New Route on Uli Biaho Tower


Uli Biaho Tower in the Baltoro region of Pakistan.

Uli Biaho Tower in the Baltoro region of Pakistan. The new route climbed a long snow and ice gully to the foot of the left side of the upper tower, and then traversed onto the face behind the left arête and climbed the face for 18 pitches to the top. Photo courtesy of Ragni di Lecco.

8/17/13 - Three Italian climbers have completed a new route on Uli Biaho Tower in Pakistan, the spectacular 20,043-foot granite needle first climbed by Americans Bill Forrest, Ron Kauk, John Roskelley, and Kim Schmitz in 1979, a landmark big-wall ascent in the high Karakoram.

Matteo Della Bordella, Luca Schiera, and Silvan Schüpbach climbed the southwest face of the tower: 18 pitches up a steep rock wall after a long snow and ice approach couloir. The three men, all members of the famed Ragni di Lecco climbing club (Cassin Ridge on Denali, west face of Cerro Torre, etc.), first tried a line left of the south arête on the tower (first climbed by an Italian team in 1988), well to the left of the American line on the southeast face. But bad weather sent them back to base camp after two days of climbing.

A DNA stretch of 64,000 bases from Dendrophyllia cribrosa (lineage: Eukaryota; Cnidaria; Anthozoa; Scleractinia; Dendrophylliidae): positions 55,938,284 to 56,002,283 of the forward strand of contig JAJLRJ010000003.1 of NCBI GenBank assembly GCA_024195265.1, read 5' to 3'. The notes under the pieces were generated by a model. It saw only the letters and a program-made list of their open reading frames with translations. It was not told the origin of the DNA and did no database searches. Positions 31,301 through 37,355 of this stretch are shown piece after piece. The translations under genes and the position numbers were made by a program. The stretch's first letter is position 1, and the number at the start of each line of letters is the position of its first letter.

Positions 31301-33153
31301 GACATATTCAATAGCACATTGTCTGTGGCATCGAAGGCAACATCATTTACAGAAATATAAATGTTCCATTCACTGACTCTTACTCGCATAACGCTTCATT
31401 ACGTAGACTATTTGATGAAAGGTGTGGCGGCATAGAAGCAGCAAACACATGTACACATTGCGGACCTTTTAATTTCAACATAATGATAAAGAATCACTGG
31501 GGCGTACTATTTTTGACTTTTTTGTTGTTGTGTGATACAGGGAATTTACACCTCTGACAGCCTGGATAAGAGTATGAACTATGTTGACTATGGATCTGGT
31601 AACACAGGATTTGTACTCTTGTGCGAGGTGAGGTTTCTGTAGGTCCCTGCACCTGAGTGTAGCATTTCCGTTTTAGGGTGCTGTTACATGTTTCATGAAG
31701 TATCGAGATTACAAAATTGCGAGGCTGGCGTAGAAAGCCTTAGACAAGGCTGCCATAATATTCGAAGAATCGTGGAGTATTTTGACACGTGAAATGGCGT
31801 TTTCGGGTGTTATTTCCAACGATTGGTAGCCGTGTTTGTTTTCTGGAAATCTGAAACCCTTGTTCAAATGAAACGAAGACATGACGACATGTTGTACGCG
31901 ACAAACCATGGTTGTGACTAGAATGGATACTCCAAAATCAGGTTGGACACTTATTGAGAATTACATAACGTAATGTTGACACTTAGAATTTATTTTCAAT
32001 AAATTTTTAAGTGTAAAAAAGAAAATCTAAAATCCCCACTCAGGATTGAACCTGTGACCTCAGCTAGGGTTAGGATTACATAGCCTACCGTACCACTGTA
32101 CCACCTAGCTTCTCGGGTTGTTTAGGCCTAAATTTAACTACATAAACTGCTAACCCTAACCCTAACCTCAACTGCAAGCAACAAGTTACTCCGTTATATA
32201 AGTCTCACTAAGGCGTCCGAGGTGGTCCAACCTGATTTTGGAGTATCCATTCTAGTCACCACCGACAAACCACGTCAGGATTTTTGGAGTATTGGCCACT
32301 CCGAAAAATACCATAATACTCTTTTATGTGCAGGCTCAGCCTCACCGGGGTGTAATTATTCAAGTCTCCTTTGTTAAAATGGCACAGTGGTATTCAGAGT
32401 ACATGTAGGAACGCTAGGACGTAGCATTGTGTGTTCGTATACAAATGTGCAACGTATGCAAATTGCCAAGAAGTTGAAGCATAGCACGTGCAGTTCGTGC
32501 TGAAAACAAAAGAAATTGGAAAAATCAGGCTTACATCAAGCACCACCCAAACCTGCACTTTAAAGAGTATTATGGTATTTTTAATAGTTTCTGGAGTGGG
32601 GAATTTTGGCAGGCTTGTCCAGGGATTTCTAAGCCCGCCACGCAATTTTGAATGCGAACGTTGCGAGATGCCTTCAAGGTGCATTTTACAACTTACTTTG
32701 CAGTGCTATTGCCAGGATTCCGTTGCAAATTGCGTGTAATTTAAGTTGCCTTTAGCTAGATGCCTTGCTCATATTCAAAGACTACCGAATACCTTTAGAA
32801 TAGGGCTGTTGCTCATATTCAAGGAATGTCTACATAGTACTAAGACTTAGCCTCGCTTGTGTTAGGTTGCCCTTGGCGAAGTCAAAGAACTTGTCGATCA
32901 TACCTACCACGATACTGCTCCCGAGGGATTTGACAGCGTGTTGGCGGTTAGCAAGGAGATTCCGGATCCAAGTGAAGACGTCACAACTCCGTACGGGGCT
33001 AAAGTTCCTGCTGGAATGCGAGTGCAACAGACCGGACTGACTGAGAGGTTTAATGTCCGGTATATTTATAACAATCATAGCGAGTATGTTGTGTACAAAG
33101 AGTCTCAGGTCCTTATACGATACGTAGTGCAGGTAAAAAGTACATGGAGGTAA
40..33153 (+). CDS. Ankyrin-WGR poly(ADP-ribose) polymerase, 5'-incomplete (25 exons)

Returning up the approach gully, they completed a complex traverse onto the southwest face and then climbed the new route all free and onsight (up to 5.10+), except for one pitch that was running with water. After a second bivouac near the base of the route, they made it safely back to base camp. Despite being the fourth route found up Uli Biaho, Della Bordella later said this was likely the easiest and most "logical" way up the peak.

Earlier in the expedition, Schiera and Schüpbach climbed the Slovenian Route on Trango Tower and the normal route up Great Trango Tower.

Dates of ascents: July 2013

Source: Ragni di Lecco, American Alpine Journal



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